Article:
The key factor affecting both the late report and the minor errors in production is that when I measured my poolish at 10:30pm on Friday night, my wife at that time was exactly 40 weeks pregnant.  Her water broke a little before 7am on Saturday.  We were off to the hospital and I was more than ready to write the poolish off as a loss, but the midwife sent us home to wait for labor to begin in earnest, and so when we got home at 10am, I set about making my baguettes to pass the time.


So I had a poolish that was slightly overfermented (if you haven't been following this series of  blog posts, I've found that I need to start the final dough after 10-ish hours for best results).  I went ahead anyway, prepared to toss the whole thing if we had to run to the hospital.  As it happened, I got the baguettes made and out of the oven while my wife was still having sporadic contractions.  As with last week, I tried extending the final proof to 75 minutes (up from 60 in previous bakes), although I may have been off by a few minutes, since my wife and I went for a long walk during the proof in order to get contractions going, and I didn't pay close enough attention to the time (I'd set the timer for 60 minutes, and it had gone off when we got back, but that was all I knew).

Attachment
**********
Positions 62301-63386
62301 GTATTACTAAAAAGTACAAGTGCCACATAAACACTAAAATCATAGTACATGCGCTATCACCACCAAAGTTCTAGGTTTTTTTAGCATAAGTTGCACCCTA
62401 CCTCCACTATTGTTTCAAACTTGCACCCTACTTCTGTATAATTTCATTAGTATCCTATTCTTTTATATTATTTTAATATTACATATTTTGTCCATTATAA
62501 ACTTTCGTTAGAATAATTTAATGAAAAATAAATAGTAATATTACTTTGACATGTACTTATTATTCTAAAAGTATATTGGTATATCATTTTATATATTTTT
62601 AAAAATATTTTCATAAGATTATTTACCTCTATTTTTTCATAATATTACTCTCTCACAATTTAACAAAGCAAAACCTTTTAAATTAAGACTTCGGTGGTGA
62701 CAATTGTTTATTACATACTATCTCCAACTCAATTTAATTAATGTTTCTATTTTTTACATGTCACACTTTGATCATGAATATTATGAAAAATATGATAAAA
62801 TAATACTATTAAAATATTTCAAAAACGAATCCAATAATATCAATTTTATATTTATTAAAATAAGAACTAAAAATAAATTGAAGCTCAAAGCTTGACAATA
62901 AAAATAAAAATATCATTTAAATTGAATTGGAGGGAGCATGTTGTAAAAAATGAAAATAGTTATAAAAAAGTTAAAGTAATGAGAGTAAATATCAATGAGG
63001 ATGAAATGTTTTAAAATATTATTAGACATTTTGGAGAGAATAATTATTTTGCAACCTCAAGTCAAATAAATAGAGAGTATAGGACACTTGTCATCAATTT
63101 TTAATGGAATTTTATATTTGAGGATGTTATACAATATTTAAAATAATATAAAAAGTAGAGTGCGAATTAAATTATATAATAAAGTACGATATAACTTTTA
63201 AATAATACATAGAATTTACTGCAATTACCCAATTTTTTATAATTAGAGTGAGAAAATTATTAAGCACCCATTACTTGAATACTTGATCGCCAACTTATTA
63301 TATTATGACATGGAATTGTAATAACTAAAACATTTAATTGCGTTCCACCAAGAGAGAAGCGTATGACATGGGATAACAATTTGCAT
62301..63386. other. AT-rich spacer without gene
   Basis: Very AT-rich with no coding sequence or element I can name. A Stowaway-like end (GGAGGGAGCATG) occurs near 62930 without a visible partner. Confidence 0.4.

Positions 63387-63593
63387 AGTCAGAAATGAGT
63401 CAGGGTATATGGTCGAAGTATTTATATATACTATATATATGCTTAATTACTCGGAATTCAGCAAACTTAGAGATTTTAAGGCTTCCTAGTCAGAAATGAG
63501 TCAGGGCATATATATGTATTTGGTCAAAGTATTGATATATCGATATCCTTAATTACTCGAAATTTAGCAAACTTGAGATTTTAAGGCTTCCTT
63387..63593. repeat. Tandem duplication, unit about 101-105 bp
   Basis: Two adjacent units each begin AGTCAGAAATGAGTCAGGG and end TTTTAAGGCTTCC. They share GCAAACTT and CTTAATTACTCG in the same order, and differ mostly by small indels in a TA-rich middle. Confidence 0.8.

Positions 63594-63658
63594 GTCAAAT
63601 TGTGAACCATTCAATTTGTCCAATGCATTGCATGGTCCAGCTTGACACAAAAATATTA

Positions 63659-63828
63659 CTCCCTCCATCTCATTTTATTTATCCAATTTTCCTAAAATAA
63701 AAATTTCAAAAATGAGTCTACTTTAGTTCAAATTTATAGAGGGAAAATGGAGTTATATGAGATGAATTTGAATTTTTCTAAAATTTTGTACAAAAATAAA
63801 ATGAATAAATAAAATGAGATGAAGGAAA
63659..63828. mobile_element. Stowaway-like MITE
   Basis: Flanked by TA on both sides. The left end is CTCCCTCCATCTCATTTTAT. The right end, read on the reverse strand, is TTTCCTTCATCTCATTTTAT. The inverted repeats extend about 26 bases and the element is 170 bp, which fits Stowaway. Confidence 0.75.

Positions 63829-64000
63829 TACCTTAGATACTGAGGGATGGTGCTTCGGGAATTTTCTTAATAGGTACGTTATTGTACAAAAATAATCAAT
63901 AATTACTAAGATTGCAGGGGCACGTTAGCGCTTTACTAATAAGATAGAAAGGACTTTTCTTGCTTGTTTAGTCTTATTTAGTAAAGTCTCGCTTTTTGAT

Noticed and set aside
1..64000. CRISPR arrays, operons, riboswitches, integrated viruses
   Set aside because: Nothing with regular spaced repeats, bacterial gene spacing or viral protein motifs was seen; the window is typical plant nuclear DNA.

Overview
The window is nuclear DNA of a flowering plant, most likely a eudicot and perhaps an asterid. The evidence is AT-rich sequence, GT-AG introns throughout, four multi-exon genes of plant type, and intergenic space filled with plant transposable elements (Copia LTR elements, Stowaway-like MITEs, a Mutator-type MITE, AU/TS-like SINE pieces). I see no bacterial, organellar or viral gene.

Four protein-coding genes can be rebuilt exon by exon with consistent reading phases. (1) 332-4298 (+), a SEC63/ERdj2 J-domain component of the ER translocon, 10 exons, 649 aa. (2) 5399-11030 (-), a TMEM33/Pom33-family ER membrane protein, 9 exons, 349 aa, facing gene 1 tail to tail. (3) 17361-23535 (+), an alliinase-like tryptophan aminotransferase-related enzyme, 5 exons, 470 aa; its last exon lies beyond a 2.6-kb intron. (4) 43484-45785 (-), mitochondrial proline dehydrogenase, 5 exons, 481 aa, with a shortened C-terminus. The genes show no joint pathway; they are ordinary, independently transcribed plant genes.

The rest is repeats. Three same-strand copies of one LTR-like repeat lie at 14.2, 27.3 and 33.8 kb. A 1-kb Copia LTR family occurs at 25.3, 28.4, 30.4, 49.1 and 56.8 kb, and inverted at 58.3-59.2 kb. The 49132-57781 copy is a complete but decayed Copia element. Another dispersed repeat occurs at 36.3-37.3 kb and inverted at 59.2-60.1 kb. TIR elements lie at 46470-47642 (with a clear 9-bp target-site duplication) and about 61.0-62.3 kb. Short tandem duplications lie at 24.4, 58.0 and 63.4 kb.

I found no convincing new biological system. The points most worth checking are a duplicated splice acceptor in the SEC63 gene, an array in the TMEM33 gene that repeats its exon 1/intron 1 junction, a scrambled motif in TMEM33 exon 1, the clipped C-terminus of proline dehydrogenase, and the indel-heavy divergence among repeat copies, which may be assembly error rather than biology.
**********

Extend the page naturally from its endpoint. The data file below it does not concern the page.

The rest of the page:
We headed out to the hospital for real just before dinner time, but I ended up cutting into one of the baguettes and scarfing it down while my wife was on the phone with the midwife.


The Results: Exterior


The Results: Crumb